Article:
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East Coast braces for another snowstorm. Who's in for a wallop?

The snow storm, expected to blanket parts of the East Coast with as much as 10 inches of snow Friday, indicates winter isn't over yet, no matter what Punxsutawney Phil saw.

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    This NOAA satellite image taken Friday, at 12:45 a.m. Eastern time shows an area of low pressure developing along a stationary front that is located just off of the Eastern Seaboard. This low pressure system will throw precipitation back into eastern New England. Rain will transition to snow over eastern Massachusetts and will accumulate a general 4-8 inches. Heavier totals are likely across far eastern Maine where up to a foot of snow could fall. Some light snow is likely near the Great Lakes due to lake-effect snow. The remainder of the east will stay dry and sunny under a large area of high pressure.
    Weather Underground/AP
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Punxsutawney Phil didn't see his shadow on Groundhog Day, which traditionally means that the United States can expect an early start to spring. For the past week or so, the warm weather up and down the East Coast appeared to indicate as much.

But the storm that will hit the East Coast Friday indicates winter isn’t over just yet. Some areas of Massachusetts are going to get as much as 10 inches of snow. Boston is expected to get between six and eight inches. New York City and Washington, D.C., will see around one to three inches, but the snow isn’t expected to stick around, as temperatures are expected to climb back above freezing.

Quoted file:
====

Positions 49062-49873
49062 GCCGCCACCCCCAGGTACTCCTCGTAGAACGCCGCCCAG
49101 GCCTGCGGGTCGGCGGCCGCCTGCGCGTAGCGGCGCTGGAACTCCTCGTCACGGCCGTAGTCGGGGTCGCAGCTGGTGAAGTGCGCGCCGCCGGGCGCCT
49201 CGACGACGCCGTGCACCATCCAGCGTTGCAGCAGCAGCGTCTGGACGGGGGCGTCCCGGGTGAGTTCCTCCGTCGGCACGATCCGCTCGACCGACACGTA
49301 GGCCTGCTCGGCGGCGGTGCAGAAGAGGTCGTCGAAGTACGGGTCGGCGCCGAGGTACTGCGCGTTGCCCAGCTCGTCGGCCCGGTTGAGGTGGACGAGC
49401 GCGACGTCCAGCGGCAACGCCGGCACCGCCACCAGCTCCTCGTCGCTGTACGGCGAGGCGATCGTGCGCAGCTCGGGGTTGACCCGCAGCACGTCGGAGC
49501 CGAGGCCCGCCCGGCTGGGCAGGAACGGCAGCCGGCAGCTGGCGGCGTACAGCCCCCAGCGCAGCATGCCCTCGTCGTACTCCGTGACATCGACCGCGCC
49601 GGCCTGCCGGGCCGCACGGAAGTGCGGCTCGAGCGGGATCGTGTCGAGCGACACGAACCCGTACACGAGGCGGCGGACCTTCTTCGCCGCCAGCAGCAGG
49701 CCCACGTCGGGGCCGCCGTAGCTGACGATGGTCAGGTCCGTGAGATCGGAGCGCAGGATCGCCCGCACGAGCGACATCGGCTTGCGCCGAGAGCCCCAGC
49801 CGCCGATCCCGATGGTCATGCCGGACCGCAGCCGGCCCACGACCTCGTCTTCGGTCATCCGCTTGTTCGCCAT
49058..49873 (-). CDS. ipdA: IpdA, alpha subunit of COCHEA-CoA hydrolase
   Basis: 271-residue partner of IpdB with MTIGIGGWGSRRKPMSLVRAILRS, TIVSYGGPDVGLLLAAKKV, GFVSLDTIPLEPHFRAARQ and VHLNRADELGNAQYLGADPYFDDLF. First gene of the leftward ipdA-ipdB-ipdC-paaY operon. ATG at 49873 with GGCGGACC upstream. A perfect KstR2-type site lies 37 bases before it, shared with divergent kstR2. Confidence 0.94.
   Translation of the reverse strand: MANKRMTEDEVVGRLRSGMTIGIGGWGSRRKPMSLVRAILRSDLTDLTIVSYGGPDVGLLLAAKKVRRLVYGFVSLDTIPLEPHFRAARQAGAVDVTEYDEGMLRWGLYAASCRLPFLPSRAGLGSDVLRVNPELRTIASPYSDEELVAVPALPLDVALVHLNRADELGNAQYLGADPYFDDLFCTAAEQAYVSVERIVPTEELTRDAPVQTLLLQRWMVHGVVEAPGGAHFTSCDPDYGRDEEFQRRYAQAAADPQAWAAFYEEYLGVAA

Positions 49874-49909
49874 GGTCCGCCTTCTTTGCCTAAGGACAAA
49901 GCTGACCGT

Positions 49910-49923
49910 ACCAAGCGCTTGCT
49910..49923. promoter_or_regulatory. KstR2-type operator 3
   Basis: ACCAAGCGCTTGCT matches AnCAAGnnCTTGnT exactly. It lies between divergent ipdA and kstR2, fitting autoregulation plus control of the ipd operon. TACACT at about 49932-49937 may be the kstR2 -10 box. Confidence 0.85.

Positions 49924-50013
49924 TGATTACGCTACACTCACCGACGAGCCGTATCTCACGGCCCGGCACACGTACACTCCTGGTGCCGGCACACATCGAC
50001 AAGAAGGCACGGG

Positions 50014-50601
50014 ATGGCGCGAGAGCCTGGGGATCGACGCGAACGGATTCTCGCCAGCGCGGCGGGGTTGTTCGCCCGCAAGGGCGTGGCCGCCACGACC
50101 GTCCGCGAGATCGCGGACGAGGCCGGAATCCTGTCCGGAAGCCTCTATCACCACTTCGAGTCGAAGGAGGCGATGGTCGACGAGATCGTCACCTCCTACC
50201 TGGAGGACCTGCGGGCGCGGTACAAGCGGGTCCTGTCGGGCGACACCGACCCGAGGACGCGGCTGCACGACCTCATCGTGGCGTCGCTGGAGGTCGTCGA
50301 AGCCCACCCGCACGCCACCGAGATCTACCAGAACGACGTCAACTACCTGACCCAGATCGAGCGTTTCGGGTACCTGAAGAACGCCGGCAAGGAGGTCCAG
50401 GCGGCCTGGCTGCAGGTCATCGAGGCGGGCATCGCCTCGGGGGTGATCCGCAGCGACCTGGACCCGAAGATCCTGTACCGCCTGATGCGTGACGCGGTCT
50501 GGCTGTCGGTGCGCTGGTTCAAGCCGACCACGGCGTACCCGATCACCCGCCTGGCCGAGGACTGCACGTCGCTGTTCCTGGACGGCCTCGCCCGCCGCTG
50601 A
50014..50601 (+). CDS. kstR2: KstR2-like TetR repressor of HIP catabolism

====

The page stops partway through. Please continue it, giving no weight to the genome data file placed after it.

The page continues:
The storm started off as rain on Thursday night. But when colder air began to seep in, the rain became wet snow.

Because the early stages of the storm will affect morning commutes during rush hour, Massachusetts’s Transportation Department rolled out nearly 1,200 pieces of snow clearing and road treatment equipment on Friday morning. Boston had more than 400 snow plows and other equipment on the roads. School has been cancelled throughout Massachusetts, including in Boston, Worcester, and Springfield.

This will be the first major storm to strike Boston since last year's record 108.6 inches of snow buried the city. Bostonians are keeping a wary eye on the beleaguered Massachusetts Bay Transportation Authority, which saw widespread public transit failures last year as blizzard after blizzard pummeled the city.

But Massachusetts isn’t the only state affected by the storm. New York and Philadelphia will also have sluggishly slow commutes this morning thanks to the accumulating snow, and Atlantic City, N.J., and Providence, R.I., will also see heavy snowfall. Roads are expected to get slippery thanks to the storm.

If this snow storm has some commuters longing for the warmer days of spring, meteorologists say the Northeast can start expecting warm weather by mid-March.

"There could be a last surge of winter before we see the transition into spring," AccuWeather Long-Range Meteorologist Paul Pastelok said. "For the Northeast, there's still an opportunity for some snow, although there's a higher chance that we'll see a cold snap rather than a big snowstorm."

This report contains material from The Associated Press.

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